Not compulsory to register family arrangements that only specify arrangements between family members: Supreme Court [Read Judgment]

  • Ratna Singh
  • 04:42 PM, 04 Oct 2021

The main point of contention before the Apex court was as to whether a family arrangement “Kharurunama” which only put forth the arrangement arrived at between the brothers was compulsorily registrable or not under section 49(1)(a) of the Registration Act.

Family Arrangement (“Kharurunama”) which merely particularizes the arrangement will not be compulsorily registrable if it doesn’t by itself creates, declares, limits or extinguishes rights in the immovable properties, held Supreme Court in a recent judgment.

A division bench of Justices KM Joseph and SR Bhat  while setting aside the High Court’s judgment and allowing an appeal observed that,

“If we apply the test as to whether the Khararunama in this case by itself ‘affects’, i.e., by itself creates, declares, limits or extinguishes rights in the immovable properties in question or whether it merely refers to what the appellants alleged were past transactions which have been entered into by the parties, then, going by the words used in the document, they indicate that the words are intended to refer to the arrangements allegedly which the parties made in the past.’

As per the bench, the document did not purport to by itself create, declare, assign, extinguish or limit right in properties. Therefore, the Khararunama might not attract Section 49(1) (a) of the Registration Act.

In the present case on November 17, 1980 a partition list was executed by the appellants and the fact of partition which was already effected was recorded.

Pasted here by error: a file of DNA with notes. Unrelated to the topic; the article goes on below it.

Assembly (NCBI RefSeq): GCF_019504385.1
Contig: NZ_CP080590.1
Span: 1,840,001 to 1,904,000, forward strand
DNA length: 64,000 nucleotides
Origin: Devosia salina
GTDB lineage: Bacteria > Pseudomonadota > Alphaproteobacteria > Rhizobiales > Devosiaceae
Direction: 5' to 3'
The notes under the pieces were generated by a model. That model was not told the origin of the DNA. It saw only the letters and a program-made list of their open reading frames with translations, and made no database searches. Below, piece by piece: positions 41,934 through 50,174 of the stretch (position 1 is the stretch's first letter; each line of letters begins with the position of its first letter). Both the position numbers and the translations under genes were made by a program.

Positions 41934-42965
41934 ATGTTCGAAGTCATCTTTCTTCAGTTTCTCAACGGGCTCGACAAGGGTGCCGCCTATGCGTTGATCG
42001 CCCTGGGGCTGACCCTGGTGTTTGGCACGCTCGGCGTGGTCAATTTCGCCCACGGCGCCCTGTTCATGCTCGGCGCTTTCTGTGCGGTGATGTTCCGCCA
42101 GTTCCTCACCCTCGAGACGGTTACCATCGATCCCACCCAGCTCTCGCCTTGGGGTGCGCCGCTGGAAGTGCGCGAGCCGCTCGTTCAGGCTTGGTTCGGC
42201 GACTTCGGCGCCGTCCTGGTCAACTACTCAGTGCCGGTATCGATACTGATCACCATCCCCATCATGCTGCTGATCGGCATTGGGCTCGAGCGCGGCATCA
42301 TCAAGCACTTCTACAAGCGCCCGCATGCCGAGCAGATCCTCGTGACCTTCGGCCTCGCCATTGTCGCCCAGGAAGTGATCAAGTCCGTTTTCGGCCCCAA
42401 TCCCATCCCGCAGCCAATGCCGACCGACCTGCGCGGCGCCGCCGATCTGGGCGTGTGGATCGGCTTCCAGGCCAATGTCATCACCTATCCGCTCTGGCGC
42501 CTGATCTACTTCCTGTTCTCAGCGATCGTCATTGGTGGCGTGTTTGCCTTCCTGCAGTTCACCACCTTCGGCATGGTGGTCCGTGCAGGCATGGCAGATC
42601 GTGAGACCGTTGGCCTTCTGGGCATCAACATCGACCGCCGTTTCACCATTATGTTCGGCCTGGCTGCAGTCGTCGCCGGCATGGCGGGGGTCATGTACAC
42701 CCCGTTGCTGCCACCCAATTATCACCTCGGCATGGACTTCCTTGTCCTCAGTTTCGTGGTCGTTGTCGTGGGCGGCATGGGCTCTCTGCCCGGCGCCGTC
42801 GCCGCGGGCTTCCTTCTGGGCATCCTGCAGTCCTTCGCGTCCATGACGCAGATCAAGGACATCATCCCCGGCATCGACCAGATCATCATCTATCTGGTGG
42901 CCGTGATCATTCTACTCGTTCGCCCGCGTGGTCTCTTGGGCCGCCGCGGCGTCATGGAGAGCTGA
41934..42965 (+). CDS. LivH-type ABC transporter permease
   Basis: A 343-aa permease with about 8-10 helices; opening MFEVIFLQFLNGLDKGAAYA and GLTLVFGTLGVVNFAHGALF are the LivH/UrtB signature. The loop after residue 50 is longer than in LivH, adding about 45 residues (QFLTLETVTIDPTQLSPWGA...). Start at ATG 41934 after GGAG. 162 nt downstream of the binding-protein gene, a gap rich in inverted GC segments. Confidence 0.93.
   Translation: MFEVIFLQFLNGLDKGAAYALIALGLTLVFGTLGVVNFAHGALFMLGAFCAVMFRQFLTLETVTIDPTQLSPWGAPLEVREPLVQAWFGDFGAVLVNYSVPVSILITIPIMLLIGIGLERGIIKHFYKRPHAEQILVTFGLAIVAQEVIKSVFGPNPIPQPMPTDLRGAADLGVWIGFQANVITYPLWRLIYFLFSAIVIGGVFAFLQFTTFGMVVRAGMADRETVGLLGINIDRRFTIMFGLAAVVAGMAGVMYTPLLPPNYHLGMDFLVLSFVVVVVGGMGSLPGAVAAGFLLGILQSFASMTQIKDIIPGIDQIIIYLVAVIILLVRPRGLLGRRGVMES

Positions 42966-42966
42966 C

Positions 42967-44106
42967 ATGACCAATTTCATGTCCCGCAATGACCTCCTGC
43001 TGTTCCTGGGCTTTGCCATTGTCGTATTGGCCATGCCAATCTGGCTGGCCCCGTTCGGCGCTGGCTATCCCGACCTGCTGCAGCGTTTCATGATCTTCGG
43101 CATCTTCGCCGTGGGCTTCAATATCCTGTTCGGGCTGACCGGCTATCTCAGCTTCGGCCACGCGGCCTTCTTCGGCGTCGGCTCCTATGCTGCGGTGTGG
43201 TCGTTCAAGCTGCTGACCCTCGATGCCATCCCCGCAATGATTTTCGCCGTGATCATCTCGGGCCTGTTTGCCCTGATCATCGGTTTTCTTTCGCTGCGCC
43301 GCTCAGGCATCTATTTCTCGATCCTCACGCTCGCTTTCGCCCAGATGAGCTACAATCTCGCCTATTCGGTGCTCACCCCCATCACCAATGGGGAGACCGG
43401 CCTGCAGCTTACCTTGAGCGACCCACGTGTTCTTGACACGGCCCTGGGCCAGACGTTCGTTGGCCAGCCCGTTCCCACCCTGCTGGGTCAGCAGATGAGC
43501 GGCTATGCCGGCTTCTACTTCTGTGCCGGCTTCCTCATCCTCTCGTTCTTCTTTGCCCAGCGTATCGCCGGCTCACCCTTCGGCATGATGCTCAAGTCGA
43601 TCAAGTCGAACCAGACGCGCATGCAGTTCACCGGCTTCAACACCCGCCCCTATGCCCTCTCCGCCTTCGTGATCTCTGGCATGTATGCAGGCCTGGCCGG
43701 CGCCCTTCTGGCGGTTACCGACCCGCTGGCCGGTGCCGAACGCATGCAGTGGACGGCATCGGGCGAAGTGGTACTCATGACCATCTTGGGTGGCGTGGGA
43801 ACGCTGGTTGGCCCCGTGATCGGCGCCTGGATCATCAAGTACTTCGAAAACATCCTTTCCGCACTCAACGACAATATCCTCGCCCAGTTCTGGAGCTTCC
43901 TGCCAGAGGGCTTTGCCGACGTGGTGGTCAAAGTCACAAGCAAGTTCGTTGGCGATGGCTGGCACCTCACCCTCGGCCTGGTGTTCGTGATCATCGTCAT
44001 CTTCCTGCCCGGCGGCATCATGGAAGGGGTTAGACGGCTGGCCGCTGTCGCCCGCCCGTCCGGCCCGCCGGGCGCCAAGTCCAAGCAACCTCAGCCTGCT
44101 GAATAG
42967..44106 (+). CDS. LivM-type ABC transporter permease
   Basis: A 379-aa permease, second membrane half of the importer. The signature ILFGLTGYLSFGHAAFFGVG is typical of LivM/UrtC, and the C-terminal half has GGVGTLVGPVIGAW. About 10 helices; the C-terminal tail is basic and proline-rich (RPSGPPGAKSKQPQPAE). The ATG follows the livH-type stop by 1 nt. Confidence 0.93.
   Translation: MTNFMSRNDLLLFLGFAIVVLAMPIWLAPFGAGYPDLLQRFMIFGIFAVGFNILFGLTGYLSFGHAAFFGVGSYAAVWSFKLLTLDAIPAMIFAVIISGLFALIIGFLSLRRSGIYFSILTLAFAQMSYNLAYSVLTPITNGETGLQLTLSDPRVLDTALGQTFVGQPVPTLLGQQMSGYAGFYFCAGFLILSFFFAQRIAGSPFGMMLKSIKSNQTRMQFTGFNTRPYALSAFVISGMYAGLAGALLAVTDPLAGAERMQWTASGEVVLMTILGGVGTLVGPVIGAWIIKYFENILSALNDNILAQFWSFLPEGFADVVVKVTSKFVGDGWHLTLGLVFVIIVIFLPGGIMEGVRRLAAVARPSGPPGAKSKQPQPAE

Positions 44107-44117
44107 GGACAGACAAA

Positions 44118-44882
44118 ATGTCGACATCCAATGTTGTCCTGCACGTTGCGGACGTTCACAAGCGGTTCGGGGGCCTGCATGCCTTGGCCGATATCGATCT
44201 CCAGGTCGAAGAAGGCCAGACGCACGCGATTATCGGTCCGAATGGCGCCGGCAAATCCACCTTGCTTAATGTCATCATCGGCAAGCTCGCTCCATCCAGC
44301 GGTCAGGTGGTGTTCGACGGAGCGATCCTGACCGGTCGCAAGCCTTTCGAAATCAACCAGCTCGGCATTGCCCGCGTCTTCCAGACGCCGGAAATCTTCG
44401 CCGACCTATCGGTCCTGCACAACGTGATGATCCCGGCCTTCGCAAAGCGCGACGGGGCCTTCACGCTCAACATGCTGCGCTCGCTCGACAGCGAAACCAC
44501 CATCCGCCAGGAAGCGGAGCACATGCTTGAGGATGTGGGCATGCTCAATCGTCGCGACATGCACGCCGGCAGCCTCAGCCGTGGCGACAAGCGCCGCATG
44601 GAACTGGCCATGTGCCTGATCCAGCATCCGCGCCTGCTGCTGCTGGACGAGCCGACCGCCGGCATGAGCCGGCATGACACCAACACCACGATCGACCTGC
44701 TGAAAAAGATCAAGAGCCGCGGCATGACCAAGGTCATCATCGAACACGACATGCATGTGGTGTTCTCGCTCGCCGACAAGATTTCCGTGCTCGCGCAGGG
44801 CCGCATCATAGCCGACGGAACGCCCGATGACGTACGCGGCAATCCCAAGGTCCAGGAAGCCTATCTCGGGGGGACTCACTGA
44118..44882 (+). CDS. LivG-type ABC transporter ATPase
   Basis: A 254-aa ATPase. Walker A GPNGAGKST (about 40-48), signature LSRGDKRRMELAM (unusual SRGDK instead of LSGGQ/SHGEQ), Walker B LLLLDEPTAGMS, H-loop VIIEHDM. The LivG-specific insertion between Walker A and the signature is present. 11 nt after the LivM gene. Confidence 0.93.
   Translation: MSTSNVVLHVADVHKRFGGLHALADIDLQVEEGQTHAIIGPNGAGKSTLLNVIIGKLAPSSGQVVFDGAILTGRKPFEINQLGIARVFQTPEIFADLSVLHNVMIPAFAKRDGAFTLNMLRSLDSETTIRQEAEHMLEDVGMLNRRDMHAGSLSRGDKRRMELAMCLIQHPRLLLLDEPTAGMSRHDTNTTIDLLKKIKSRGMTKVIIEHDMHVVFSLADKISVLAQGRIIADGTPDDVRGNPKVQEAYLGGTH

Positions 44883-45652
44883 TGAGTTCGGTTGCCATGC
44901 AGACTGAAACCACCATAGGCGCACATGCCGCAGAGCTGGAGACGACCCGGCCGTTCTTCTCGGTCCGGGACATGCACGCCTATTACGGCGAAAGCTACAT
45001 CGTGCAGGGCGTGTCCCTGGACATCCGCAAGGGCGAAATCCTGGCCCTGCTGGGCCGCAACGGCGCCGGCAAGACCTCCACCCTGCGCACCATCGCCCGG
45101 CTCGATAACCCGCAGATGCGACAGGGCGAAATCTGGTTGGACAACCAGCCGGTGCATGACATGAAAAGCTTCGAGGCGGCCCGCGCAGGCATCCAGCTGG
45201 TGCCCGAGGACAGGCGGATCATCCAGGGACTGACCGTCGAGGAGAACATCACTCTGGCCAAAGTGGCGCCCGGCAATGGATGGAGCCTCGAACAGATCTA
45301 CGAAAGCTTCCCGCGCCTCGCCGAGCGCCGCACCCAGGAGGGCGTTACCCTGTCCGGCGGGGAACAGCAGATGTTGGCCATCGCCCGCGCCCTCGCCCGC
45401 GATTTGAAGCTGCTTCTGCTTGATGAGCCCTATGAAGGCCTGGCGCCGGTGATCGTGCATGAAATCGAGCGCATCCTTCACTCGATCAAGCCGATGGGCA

The respondent one Korukonda Annapurna Sampath Kumar and his wife raised a contention before elders of the family that the portion given to them was insufficient.

Later the respondents & the appellants settled that the respondent would give his portion to second appellant and his one third portion in Nadava Margam to the appellants and in consideration the first appellant (Korukonda Chalapathi Rao) and second appellant had to give Rs 25000 and Rs 75000 to the respondent. After paying the said amounts, a Kharurunama dated April 15, 1986 was executed recording the facts.

Further, in December 1993, the respondent and his wife informed the appellants that they would vacate the portion in the second appellant’s house and leave the same but demanded some more money as they intended to vacate the property.

On December 8, 1993 the second appellant paid Rs 2, 00,000 to the respondent and the respondent on the same day issued a receipt to the second appellant. Allegedly the respondent vacated and left the portion in his occupation in the house of the second appellant and shifted to a rented portion.

The respondent instituted a suit seeking declaration of title over the plaint schedule properties (listed in schedule F of the partition deed dated November 17, 1980) and for eviction of Korukonda Chalapathi Rao. The relief of consequential perpetual injunction was also sought against Chalapathi Rao.

In the suit the respondent argued that while he was in hospital in patient for treatment of his liver ailment, the appellants allegedly obtained his signatures on papers and made up the Khararunama dated April 15, 1986 and alleged receipt dated December 12, 1983. He also contended that the appellants were in occupation of his property.

Thereafter, on their refusal to vacate and after exchange of notice, the suit respondent filed the suit.